Adaptec (by PMC) ASR-72405 RAID Controller (X2) Review – 1M IOPS & 12GB/s Thru 24 SMART Optimus SSDs


We have to admit, these are the types of reviews we love doing. This entire process just screamed “MORE”. More drives, more RAID adapters, more speed, more of everything. Luckily for us, the Adaptec ASR-72405 and the SMART Optimus SSDs came through with outstanding performance.


With the SMART Optimus, we knew what were getting into. It was like rediscovering an old friend (if old friends are enterprise SSDs). We loved the drive when we reviewed it in 2012 and nothing over the past few weeks did anything to change that opinion. The level of consistency these drives offer is outstanding.


The Adaptec ASR-72405 was a completely different story. The previous Series 6 adapters were showing their age, especially when compared to the competition. But, with Series 7, Adaptec made some very bold claims and even bolder moves. We commend Adaptec for bucking the 8-port ROC trend and unleashing the 24-port PM8015 ROC. By enabling 24 native ports, Adaptec is able to bypass the expanders required for traditional, large drive count systems. Adaptec was also first to market with the use of min-SAS HD connectors and cabling. This allows Adaptec to double the port count in LP MD2 PCIe slots that are so prevalent in the server market.


Every time you look at the ASR-72405, you are reminded of the ground-up effort that was put into this product after the Adaptec/PMC-Sierra acquisition. It seems very purpose built, with a clear product positioning strategy. This is clearly a shot across the bow of LSI. If you weren’t convinced of that, take a look at all of their product comparisons. You may notice some familiar results under “Competing 8-port adapter”.  You might also notice the word “Bottleneck” slapped on top of a familiar RAID adapter outline. All of this would be for not if Adaptec’s Series 7 could not live up to expectations.

We spent quite a bit of time putting this setup through the wringer and we can say that the ASR-72405 definitely lived up to expectations. With 6600MB/s at its disposal, it comes close to saturating the x8 PCIe GEN3 link. The ASR-72405 does a great job of juggling read and write operations. Unless you need the extra 8 ports for capacity, the 16-port ASR-71605 appears to be the performance sweet spot. Enterprise customers should flock to this card as it greatly simplifies their setups.

In the end, the quest for 1M 4KiB IOPS was actually more of a stroll.  Who would have thought hitting 1M IOPS would be so easy?  Editor’s Choice!

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    In many published reports a single optimus cannot provide latency performance within that tight of a range. These are obviously system cache results.

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      All caching was disabled, except for any write coalescing that the ROC was doing behind the scenes. You have to remember that the SSDs were not the bottleneck on the latency measurements, in fact, they were only going at 40% of their specified rates. Also, every test we have performed, and other sites as well, show the Optimus to be a very stable SSD. So, to your point, there is some amount of caching happening outside of the DRAM, but it very limited.

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    Any chance of reviewing the 71605Q, see how it stands up with 1 or 2TB worth of SSD cache and a much larger spinning array? Since it comes with the ZMCP (Adaptec’s version of BBU) you can even try it with write caching on.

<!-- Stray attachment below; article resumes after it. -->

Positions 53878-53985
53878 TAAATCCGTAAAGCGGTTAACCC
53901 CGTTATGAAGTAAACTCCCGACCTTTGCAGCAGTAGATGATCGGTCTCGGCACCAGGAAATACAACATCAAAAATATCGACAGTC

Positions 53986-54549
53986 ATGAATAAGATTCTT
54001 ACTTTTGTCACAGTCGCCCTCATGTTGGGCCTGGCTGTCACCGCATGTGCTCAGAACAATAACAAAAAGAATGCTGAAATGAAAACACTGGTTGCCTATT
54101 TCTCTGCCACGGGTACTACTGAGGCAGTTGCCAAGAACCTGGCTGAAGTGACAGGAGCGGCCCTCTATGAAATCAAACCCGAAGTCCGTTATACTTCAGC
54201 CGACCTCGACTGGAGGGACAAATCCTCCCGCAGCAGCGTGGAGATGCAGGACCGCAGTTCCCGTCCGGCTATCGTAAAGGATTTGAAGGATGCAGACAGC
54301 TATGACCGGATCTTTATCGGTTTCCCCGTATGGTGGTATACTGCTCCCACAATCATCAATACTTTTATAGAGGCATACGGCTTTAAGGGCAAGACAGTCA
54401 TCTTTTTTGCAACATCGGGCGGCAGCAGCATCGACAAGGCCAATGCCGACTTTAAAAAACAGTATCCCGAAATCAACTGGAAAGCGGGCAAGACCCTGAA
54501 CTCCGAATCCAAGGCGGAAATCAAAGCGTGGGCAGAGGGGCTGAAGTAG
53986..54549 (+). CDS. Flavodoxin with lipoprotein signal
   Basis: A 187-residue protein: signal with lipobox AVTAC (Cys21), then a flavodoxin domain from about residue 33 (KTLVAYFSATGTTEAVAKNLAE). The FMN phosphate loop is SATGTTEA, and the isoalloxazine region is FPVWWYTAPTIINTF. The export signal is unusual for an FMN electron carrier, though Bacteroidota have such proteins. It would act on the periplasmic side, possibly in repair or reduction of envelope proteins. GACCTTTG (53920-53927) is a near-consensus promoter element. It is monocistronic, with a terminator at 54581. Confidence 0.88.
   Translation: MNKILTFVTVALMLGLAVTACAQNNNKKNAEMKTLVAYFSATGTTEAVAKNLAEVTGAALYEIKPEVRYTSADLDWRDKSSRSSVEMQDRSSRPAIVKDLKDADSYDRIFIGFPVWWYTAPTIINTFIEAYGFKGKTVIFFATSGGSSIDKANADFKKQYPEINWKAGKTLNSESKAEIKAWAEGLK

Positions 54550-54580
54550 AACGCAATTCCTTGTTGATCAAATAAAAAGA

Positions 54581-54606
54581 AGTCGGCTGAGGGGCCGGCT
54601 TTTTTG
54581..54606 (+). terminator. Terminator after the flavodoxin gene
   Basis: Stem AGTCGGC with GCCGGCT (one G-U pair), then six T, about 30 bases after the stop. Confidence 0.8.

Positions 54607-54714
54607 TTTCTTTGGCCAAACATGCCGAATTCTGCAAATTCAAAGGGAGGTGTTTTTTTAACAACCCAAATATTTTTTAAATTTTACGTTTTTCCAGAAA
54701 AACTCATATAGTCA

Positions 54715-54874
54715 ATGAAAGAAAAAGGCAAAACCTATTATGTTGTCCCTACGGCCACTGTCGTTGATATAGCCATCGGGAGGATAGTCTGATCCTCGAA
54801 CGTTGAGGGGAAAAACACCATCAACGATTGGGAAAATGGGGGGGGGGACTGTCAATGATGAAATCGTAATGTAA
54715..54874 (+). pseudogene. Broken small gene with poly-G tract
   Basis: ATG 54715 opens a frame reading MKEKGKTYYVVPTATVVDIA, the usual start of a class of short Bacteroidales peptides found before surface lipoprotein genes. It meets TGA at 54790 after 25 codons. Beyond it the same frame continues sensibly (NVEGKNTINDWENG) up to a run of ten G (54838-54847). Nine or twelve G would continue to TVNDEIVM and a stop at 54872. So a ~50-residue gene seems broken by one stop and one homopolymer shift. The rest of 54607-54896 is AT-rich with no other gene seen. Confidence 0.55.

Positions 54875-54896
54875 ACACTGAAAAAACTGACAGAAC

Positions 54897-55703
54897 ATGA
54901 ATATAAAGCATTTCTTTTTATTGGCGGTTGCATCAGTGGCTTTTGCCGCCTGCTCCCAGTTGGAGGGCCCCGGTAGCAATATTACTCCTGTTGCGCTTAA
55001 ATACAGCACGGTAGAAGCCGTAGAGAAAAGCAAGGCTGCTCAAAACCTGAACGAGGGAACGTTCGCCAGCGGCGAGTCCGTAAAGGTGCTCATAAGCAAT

I’d especially love to see maxCache 3.0 go head to head with LSI CacheCade Pro 2.0

    Considering I actually already own the 71605Q, and bought practically “sight unseen” as there are still no reviews available it is nice to see that the numbers on the other cards in the line are living up to their claims.

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      Like I said in the review, I wish we had the time and resources to test out all combination, but we can’t get them all. I have both the 8 and 24-port versions and, yes, they always hit or exceed their published specifications. I agree, that would be a great head-to-head matchup, We have a lot of great RAID stories coming up, maybe we can fit it in. Thanks for the feedback!

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        Yeah after I posted that I started brainstorming all the possible valid combinations you could test with those two cards and there’s quite a few permutations… Also might not be too fair to the older LSI solution but it’s what they have available and I don’t know of any release schedule for CC 3.0 or next gen cards, so might not hurt to wait for those.

        I guess the best case to test would be best case cache worst case spinners, so RAID-10/1E SSDs with RAID-6 HDDs. See how the two solutions do at overcoming some of the RAID-6 drawbacks esp the write penalty.

        I’m guessing the results would probably be fairly similar to the LSI Nytro review but still would be interesting to see how up to 2TB of SMART Optimus would do with a 20TB array.

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    Nice! How did you manage to connect the two cards (X2)?

    “..We were able to procure a second ASR-72405 and split the drives evenly across the two…”

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    I’m assuming they made a stripe on each raid card and then did a software raid 0 stripe of the arrays into one volume. That would be why the processors showed 50% until under load.

    Great review though that SSD has me worried for sustained enterprise usage.

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